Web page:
Daniel Day-Lewis is considered a shoo-in for the Best Actor Oscar, along with the broad-brimmed, brown, sweat-stained hat he wore. "There Will Be Blood" director Paul Thomas Anderson has said it was key to the portrayal of Daniel Plainview, the rapacious California oilman. Anderson's longtime costume designer, Mark Bridges, talks about The Hat.
How did you choose that hat? What did it mean to the movie?
Leading up to the first time we see that hat, his hats kind of echo or inform what's going on with his career and life. He starts with a miner hat that is unshaped and unformed. By 1911, he had this hat. Daniel Day-Lewis felt the hats were very important to his character. There were three choices that were all good, and he took them and lived with them for days. He sort of creates mini-worlds, and so he took them, just took them for a spin, so to speak, and settled on that one as what he felt most comfortable with and most represented in his mind the character he was creating. And it took on a kind of magic where he would be Daniel Day-Lewis, but you knew he was Daniel Plainview once the hat went on. So that was very rewarding to me.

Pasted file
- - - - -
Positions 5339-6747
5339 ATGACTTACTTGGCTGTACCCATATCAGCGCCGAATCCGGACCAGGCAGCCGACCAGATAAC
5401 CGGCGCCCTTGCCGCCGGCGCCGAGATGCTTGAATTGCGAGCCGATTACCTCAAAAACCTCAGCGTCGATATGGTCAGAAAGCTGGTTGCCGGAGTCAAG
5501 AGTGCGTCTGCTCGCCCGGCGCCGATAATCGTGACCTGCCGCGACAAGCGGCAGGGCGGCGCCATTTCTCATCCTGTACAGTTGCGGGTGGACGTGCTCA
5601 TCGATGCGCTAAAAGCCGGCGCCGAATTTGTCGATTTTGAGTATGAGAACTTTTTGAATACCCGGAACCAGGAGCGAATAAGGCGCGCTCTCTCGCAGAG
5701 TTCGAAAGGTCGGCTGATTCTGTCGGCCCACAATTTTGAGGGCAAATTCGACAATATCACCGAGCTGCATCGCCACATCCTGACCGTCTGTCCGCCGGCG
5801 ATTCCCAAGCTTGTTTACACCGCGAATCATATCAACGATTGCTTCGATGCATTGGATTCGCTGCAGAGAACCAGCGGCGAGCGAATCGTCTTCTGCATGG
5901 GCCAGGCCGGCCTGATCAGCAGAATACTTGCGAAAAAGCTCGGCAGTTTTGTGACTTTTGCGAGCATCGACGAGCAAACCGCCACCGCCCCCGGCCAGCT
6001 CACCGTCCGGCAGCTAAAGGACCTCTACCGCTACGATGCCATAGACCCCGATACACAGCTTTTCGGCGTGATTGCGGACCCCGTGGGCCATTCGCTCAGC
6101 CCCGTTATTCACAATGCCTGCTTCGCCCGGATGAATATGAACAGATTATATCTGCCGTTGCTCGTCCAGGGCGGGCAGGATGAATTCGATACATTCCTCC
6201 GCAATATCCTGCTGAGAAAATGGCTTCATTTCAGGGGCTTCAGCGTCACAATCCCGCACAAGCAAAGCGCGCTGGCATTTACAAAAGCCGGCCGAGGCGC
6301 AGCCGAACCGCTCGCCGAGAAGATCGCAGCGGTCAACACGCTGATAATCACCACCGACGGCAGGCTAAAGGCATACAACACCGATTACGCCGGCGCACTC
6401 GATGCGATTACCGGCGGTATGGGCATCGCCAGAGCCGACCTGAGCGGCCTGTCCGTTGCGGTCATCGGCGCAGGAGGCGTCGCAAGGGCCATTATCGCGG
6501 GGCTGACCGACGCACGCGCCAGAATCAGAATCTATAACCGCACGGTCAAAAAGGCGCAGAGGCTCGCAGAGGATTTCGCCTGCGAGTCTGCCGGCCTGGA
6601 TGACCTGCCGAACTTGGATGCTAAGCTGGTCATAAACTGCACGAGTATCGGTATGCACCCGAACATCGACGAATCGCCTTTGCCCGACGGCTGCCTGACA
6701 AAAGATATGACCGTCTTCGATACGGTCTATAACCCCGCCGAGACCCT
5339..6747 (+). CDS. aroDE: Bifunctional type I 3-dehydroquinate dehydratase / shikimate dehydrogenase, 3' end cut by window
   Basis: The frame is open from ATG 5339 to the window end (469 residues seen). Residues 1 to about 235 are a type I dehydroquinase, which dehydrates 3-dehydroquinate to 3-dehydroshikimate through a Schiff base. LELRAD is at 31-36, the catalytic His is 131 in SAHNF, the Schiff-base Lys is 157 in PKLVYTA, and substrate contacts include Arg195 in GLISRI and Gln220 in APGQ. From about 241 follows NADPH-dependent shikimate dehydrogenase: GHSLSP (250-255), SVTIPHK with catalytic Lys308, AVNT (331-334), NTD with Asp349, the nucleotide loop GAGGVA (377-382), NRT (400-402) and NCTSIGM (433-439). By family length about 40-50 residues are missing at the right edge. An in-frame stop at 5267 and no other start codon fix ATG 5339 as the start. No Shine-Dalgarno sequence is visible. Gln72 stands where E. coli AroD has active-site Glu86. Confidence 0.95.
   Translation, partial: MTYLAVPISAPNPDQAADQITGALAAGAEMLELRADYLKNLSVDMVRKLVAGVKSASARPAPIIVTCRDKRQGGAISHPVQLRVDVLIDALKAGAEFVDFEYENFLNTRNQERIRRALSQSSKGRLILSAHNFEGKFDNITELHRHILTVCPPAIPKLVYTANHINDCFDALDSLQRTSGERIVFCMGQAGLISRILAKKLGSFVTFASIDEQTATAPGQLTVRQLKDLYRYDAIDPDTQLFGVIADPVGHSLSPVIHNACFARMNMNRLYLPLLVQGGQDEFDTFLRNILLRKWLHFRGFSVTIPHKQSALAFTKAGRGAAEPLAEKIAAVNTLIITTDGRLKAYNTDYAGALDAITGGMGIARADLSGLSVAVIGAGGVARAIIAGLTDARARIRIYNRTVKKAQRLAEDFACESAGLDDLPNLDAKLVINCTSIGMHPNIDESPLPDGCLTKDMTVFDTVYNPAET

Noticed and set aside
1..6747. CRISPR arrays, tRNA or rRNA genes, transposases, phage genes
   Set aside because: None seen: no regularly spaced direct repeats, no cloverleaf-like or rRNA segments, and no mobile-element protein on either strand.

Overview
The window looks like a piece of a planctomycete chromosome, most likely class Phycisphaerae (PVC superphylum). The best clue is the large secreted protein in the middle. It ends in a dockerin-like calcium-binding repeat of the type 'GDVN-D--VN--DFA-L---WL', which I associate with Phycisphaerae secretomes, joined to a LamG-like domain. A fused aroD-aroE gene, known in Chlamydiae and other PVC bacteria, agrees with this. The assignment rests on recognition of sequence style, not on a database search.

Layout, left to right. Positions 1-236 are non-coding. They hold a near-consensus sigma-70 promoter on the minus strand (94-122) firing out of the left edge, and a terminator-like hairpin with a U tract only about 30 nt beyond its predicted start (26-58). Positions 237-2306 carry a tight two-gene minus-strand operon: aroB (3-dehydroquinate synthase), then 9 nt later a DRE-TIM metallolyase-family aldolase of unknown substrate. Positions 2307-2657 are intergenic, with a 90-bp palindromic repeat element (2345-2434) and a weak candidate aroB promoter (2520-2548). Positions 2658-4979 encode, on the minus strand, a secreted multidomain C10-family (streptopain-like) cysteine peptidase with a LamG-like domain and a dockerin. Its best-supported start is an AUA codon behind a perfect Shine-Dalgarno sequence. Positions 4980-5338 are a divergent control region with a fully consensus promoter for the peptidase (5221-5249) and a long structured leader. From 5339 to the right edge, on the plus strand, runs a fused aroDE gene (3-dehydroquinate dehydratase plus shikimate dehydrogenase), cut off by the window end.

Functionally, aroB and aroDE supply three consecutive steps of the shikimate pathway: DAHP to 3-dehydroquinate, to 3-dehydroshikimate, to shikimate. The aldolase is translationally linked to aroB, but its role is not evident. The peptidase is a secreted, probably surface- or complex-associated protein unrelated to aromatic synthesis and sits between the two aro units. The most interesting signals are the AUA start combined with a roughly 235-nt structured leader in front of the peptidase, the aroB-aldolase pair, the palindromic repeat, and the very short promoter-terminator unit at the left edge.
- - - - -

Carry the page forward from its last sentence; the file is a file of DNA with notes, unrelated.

And by the way, the sweat stains are real. It was worn day in and day out and has been much loved by all who've come in contact with it.
And it's great that it's become an iconic image of the film. It was a found item, from one of the local costume rental shops. The hat size, the height of the crown, the coloring, the quality of it, everything about it was right. Again I have to say it took on a kind of magic, too, that we had it, that it was found. I love when that happens.
-- Interview conducted and condensed by John Pancake
PHOTOS: Francois Duhamel - Paramount Vantage; WEB EDITOR: Julia Beizer - washingtonpost.com